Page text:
University of New Mexico admits harvesting aborted babies for research, waffles on semantics
ALBUQUERQUE, New Mexico, February 26, 2016 (LifeSiteNews) – University of New Mexico (UNM) researchers used 57 aborted babies for a study they say used "human tissue" – but did not employ "human subject research" – from "elective terminations."
"Human tissue was obtained under the oversight of the Institutional Review Board at University of New Mexico (which determined that the study did not constitute human subject research since no identifiable patient data were collected)," says the study. "Mid-gestation (11–22 wk, n = 57) human fetal ductus arteriosus and ascending aorta were obtained at elective terminations of pregnancy in healthy women."
The 2010 study was originally highlighted by New Mexico Alliance for Life (NMAFL) in a press release this week about the university's seemingly contradictory claims.
UNM Health Sciences Center did not respond to multiple requests for comment about the study's conclusions that the obtaining of "human tissue" did not mean the study included "human subject research."
The 2010 study "looked at several genes that they suspected might be involved in closure of the ductus arteriosus, a shunt in the main blood vessel from the heart to the lungs that normally closes at birth when the baby's lungs fill with air," Charlotte Lozier Institute vice president and research director David Prentice told LifeSiteNews. "The research was supposedly aimed at learning how normal closure occurs, and how closure might be initiated in cases where an infant is born and the shunt does not close."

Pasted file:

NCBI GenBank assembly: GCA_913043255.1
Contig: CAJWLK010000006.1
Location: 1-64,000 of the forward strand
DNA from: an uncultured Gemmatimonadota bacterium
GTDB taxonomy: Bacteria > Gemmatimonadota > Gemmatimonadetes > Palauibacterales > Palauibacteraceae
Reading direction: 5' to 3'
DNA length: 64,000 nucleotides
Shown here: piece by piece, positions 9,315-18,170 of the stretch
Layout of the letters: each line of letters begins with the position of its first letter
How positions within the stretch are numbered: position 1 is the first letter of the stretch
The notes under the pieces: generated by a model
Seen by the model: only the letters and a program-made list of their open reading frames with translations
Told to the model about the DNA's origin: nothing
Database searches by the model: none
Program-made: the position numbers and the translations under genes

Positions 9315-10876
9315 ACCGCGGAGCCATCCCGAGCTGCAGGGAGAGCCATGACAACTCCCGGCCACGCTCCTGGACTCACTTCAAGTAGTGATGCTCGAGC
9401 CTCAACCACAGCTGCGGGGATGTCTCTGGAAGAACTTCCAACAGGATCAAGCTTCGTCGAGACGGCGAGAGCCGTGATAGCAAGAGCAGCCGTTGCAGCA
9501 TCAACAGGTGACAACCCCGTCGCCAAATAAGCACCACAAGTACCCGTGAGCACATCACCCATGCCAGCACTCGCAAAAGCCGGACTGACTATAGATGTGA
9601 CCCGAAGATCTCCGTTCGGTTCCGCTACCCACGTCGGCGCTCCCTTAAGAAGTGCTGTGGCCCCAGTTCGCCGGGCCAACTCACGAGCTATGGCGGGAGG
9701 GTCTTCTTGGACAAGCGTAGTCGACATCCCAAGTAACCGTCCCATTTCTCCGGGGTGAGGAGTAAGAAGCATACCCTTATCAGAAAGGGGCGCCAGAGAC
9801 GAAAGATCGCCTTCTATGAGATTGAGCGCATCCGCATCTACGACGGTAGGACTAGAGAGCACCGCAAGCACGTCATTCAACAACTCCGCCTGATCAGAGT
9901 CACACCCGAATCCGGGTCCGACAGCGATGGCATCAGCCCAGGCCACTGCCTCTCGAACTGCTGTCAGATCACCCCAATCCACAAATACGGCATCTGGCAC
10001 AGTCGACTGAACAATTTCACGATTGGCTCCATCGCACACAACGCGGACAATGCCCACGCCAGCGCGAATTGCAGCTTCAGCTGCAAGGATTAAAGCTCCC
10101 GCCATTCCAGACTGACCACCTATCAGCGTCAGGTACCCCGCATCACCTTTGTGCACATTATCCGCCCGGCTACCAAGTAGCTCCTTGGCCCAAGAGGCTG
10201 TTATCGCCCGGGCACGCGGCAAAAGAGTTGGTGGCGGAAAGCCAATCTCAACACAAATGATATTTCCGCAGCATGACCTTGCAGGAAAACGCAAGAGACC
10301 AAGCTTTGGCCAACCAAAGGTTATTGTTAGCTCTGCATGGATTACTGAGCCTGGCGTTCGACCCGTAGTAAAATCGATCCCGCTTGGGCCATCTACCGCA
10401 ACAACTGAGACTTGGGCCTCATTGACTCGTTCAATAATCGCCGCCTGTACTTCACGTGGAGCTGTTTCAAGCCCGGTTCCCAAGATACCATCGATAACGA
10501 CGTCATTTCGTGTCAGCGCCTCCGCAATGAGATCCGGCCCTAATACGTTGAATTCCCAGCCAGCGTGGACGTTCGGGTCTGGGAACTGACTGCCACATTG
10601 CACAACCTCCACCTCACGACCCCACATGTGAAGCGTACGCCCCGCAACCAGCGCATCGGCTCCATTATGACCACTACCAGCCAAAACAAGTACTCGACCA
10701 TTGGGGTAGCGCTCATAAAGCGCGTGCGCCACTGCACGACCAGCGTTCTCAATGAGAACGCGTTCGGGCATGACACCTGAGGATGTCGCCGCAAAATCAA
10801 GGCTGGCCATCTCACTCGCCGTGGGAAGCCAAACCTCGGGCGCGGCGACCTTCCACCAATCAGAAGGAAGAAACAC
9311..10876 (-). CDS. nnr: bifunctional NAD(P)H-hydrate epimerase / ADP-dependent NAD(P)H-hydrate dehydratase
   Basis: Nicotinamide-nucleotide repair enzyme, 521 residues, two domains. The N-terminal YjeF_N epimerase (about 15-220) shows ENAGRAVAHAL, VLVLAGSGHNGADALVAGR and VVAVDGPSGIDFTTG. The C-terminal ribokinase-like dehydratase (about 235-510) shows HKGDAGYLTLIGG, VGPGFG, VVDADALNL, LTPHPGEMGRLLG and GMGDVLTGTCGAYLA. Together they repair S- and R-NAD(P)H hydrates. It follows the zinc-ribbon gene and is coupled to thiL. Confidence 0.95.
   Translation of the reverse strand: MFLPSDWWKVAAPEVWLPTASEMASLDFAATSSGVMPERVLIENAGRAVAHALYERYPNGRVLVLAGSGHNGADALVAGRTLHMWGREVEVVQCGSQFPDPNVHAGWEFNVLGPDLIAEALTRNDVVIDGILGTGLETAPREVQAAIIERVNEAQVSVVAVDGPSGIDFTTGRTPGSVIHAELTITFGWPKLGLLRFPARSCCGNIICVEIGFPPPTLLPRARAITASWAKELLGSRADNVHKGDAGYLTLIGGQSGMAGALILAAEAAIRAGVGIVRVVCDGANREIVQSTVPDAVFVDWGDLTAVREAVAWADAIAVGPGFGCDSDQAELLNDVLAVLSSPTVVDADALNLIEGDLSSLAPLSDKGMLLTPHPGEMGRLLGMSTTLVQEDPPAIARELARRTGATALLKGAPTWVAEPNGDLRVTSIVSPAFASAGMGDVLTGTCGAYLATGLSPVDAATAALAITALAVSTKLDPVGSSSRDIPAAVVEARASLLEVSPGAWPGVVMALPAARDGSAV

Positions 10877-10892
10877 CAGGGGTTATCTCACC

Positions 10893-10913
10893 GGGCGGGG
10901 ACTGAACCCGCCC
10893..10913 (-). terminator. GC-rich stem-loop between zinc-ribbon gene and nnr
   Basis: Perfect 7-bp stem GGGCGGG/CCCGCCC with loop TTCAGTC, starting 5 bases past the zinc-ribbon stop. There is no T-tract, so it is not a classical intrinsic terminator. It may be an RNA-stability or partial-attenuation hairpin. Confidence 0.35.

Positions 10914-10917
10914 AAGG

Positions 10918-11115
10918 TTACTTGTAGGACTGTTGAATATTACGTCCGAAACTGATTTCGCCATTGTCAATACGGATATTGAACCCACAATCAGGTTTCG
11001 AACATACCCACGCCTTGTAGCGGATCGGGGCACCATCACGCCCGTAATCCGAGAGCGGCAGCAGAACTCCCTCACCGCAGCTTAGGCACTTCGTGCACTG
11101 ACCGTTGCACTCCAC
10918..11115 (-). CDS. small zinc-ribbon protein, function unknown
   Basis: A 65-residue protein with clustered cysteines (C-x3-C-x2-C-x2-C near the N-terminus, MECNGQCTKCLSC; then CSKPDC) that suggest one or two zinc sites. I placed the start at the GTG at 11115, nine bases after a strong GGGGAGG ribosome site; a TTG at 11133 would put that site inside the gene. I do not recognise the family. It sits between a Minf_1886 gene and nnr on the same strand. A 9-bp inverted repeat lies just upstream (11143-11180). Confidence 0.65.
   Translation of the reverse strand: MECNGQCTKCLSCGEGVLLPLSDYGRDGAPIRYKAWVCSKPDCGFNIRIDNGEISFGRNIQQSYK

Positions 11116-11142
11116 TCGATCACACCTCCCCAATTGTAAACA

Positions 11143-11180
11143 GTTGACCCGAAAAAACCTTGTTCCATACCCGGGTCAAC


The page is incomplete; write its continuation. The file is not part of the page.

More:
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"The researchers used a total of 57 aborted babies, ranging in age from 11 to 22 weeks gestational age," he explained. However, "after all this, the authors said they can only 'speculate' whether these genes play any role in closing the arterial shunt. Their results are strictly theoretical and make no headway toward actual knowledge of whether the genes studied may work in humans toward closure of the ductus arteriosus at birth. Not of much practical value."
Additionally, "despite the number of human beings used in the research as sources of experimental tissue, and in contrast to reasonable medical ethics, the scientists noted that this 'did not constitute human subject research since no identifiable patient data were collected.'"
In her group's press release, NMAFL Executive Director Elisa Martinez condemned UNM's study. "If these studies have little scientific merit, why go to great lengths to harvest body parts from aborted babies ... which may also compromise women's health in the process?" she asked.
The abortions were done at the Southwest Women's Options (SWO) abortion center in Albuquerque. According to The Albuquerque Journal, the clinic is owned by late-term abortionist Curtis Boyd, whose contract to provide abortion training to residents was cancelled in 2015. Boyd is listed as a volunteer faculty member at UNM, according to the university website.
Operation Rescue's Cheryl Sullenger pointed LifeSiteNews to a document obtained by Protest ABQ's Tara Shaver she said "shows abortion consent and fetal tissue donation consent are on the same document, meaning that a woman can't get an abortion without consenting to donate her baby's remains, too."
NMAFL has obtained another consent form they say was given, with permission for use, from a former patient of Boyd's.
Both SWO and UNM have been notoriously uncooperative with Congress' Select Panel that is investigating the abortion industry's fetal harvesting trade. A SWO spokesperson cited safety concerns in a media statement defending the refusal to turn over a five-year list of employees requested by the panel. "It's not just about the personnel," said Heather Brewer. "It's about their family. It's about everyone in their lives being impacted by people who disagree with a woman's right to a safe and legal abortion."
The panel holds its first hearing this Wednesday, at 10 a.m. Eastern Time in the Capitol Visitors Center.